What's in a Name?

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“Truly, truly, I say to you, whatever you ask of the Father in My name, He will give it to you” (John 16:23).
Grace and peace to you from God our Father and the Lord Jesus Christ!
“What’s in a name? That which we call a rose by any other name would smell as sweet.” So says Juliet Capulet to Romeo Montague in William Shakespeare’s lyrical tale of star-crossed lovers. Juliet tells Romeo that a name is an artificial and meaningless convention, and that she loves the person who is called “Montague,” not the Montague name nor the Montague family. Romeo, out of his passion for Juliet, renounces his family name and vows, as Juliet asks, to “deny [his] father” and instead be “new baptized” as Juliet’s lover.
But that begs the question: Is a name simply an artificial and meaningless convention? Certainly, if you started calling roses “skunk blossoms,” they would be no less beautiful and smell just as fragrant. But when you start talking about personal names, then it starts getting personal! In the Old Testament, names were chosen carefully to reflect the character of the person or their relationship to God. Jacob was born “the cheater”; God later gave him the name Israel, “He strives with God.” Family names can carry a lot of weight or baggage. If you come from the Bush or Kennedy families, it’s just expected that you’ll one day seek political office. One current presidential candidate likes his name so much he has it put on almost everything he builds, buys, and sells. But how many people do you think kept the surname, Hitler, after Adolf departed from this world?
So, names can be important. But no name is more important than Jesus’ name. Jesus, the name given by the angel, which means “the Lord saves,” for “He will save His people from their sins” (Matthew 1:21). When called before the Council, St. Peter confesses, “Let it be known to all of you… that by the name of Jesus Christ of Nazareth, whom you crucified… this man is standing before you well…And there is salvation in no one else, for there is no other name under heaven given among men by which we must be saved” (Acts 4:10-12).  
St. Paul tells us Jesus humbled Himself by dying on the cross. “Therefore God has highly exalted Him and bestowed on Him the name that is above every name, so that at the name of Jesus every knee should bow, in heaven and on earth and under the earth, and every tongue confess that Jesus Christ is Lord, to the glory of the Father” (Philippians 2:8–11). No wonder Jesus is able to promise: “Whatever you ask of the Father in My name, He will give it to you” (John 16:23).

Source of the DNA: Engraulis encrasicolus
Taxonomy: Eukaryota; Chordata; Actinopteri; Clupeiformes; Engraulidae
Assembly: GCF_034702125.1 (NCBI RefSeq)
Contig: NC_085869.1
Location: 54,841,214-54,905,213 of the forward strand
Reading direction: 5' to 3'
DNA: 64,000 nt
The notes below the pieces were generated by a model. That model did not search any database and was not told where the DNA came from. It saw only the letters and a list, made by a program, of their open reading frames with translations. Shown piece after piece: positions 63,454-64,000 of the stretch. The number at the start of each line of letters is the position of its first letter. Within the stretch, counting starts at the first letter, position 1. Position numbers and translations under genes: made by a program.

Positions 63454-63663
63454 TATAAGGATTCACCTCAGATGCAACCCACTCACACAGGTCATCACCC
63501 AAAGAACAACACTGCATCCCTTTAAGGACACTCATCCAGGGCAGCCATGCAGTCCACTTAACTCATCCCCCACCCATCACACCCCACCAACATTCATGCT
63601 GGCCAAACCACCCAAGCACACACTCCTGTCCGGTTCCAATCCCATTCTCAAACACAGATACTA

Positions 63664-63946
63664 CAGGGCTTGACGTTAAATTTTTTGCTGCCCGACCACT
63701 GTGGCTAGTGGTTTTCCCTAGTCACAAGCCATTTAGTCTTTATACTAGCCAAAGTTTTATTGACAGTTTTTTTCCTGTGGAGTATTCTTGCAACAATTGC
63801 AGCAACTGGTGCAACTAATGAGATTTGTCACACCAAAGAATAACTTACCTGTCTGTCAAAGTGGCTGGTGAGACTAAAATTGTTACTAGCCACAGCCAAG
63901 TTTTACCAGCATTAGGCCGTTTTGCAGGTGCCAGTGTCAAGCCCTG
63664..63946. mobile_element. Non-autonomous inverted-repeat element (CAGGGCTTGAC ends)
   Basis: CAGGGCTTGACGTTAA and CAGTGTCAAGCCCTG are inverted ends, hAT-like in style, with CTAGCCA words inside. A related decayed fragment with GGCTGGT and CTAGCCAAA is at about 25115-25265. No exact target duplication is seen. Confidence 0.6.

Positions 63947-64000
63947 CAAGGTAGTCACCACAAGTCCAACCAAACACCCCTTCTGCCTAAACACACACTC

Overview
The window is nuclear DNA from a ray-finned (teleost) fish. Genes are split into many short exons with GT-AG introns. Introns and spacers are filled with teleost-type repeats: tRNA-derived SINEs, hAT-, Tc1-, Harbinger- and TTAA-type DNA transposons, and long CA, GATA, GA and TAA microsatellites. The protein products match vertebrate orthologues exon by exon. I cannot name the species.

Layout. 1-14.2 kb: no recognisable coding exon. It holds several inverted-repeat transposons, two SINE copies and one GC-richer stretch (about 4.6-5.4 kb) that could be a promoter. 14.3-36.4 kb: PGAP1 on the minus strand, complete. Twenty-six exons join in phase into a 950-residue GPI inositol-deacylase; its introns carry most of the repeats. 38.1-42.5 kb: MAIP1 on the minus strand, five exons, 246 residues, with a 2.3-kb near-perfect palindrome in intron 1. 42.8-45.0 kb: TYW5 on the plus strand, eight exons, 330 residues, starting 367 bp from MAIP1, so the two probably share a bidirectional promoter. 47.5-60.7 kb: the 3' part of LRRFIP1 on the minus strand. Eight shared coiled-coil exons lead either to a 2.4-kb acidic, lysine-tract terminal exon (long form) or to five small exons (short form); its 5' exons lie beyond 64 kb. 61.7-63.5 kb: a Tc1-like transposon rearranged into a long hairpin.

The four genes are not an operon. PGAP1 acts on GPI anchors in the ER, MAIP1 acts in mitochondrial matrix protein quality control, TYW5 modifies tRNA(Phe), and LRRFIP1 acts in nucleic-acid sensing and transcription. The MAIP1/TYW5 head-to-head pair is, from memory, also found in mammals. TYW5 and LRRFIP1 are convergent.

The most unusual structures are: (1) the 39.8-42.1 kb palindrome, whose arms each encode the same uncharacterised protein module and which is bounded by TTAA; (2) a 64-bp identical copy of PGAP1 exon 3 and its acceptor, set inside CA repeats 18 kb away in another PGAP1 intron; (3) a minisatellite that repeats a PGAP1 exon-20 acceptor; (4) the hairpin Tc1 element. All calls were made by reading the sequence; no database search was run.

John Kleinig tells a story from World War 1 that illustrates the power of Jesus’ name in our prayers:
Two unrelated British soldiers, who looked like identical twins, served together in the same unit with the same rank. They came from the opposite ends of society. One came from a good family, was married with a young son, and had a share in his family’s business. The other came from a broken family. The two soldiers became the best of friends. The young man with a good family spent much of his time telling the other about his wife and family. He even told his friend that if he was killed, his friend should take his name and to use it to impersonate him. That is exactly what happened. The man without any family and prospects in life swapped places with his friend who died. The soldier who impersonated his friend gained much more than a new name. He also received membership in a family with loving parents and siblings, a loving wife and son, part ownership of the family’s business, and the social status that went with it. All this became his at the death of his friend by his friend’s word and the gift of his name.[i]
Jesus has done something far greater than that by His incarnation and sacrificial death. He involves us in what Luther calls the great exchange. In His Baptism, Jesus takes on our sin and guilt, our death and damnation; in our Baptism, Jesus gives us His place with God the Father and His status as the only Son of the Father. He takes our sin and disobedience, and credits us with His righteousness and obedience. He gives all that He is and has to us. We get a new self and life from Him.
As part of our new identity, Jesus gives us His name and the privilege of praying to God the Father in His name. Jesus explains what He means by this in John 16:23-24, 26-28:
In that day you will ask nothing of Me. Truly, truly, I say to you, whatever you ask of the Father in My name, He will give it to you. Until now you have asked nothing in My name. Ask, and you will receive, that your joy may be full… In that day you will ask in My name, and I do not say to you that I will ask the Father on your behalf; for the Father Himself loves you, because you have loved Me and have believed that I came from God. I came from the Father and have come into the world, and now I am leaving the world and going to the Father.
Here, Jesus is speaking to His disciples on Maundy Thursday. There are two things that Jesus does for His disciples this night before His death. For one, He gives them His Supper, the new testament of His very body and blood, given and shed for the forgiveness of their sins. Although they will not see Him face to face, He will still be with them to the end of the age in His Word and Sacrament. As we speak of often, this is how Jesus is present with His people even today. This is how He comes to us with forgiveness, life, and salvation—in His means of grace.